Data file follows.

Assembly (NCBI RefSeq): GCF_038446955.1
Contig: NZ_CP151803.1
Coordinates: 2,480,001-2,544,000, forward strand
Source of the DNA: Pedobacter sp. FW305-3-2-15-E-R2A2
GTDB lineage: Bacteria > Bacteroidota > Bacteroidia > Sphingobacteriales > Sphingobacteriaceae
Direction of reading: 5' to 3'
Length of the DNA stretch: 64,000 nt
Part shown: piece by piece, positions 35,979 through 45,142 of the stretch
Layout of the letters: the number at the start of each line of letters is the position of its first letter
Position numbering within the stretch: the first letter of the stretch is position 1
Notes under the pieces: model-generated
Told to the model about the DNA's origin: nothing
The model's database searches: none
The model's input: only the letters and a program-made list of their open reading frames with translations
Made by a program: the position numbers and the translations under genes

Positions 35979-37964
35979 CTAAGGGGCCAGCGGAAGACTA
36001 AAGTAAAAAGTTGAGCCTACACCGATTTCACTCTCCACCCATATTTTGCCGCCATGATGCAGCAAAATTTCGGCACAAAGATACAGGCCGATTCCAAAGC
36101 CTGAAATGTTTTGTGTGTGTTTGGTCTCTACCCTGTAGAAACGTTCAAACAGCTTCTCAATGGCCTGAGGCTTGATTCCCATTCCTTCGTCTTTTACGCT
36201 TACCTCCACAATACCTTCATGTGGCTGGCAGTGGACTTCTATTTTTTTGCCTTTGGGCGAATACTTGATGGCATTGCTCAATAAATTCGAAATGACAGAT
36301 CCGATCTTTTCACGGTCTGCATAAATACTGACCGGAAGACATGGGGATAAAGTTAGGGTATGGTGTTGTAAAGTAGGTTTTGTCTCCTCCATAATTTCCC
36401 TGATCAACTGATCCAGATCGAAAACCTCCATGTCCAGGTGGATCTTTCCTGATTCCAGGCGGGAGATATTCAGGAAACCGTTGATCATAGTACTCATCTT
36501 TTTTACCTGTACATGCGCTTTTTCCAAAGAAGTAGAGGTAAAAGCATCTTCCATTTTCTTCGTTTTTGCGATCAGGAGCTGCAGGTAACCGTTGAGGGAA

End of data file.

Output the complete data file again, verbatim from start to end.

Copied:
Assembly (NCBI RefSeq): GCF_038446955.1
Contig: NZ_CP151803.1
Coordinates: 2,480,001-2,544,000, forward strand
Source of the DNA: Pedobacter sp. FW305-3-2-15-E-R2A2
GTDB lineage: Bacteria > Bacteroidota > Bacteroidia > Sphingobacteriales > Sphingobacteriaceae
Direction of reading: 5' to 3'
Length of the DNA stretch: 64,000 nt
Part shown: piece by piece, positions 35,979 through 45,142 of the stretch
Layout of the letters: the number at the start of each line of letters is the position of its first letter
Position numbering within the stretch: the first letter of the stretch is position 1
Notes under the pieces: model-generated
Told to the model about the DNA's origin: nothing
The model's database searches: none
The model's input: only the letters and a program-made list of their open reading frames with translations
Made by a program: the position numbers and the translations under genes

Positions 35979-37964
35979 CTAAGGGGCCAGCGGAAGACTA
36001 AAGTAAAAAGTTGAGCCTACACCGATTTCACTCTCCACCCATATTTTGCCGCCATGATGCAGCAAAATTTCGGCACAAAGATACAGGCCGATTCCAAAGC
36101 CTGAAATGTTTTGTGTGTGTTTGGTCTCTACCCTGTAGAAACGTTCAAACAGCTTCTCAATGGCCTGAGGCTTGATTCCCATTCCTTCGTCTTTTACGCT
36201 TACCTCCACAATACCTTCATGTGGCTGGCAGTGGACTTCTATTTTTTTGCCTTTGGGCGAATACTTGATGGCATTGCTCAATAAATTCGAAATGACAGAT
36301 CCGATCTTTTCACGGTCTGCATAAATACTGACCGGAAGACATGGGGATAAAGTTAGGGTATGGTGTTGTAAAGTAGGTTTTGTCTCCTCCATAATTTCCC
36401 TGATCAACTGATCCAGATCGAAAACCTCCATGTCCAGGTGGATCTTTCCTGATTCCAGGCGGGAGATATTCAGGAAACCGTTGATCATAGTACTCATCTT
36501 TTTTACCTGTACATGCGCTTTTTCCAAAGAAGTAGAGGTAAAAGCATCTTCCATTTTCTTCGTTTTTGCGATCAGGAGCTGCAGGTAACCGTTGAGGGAA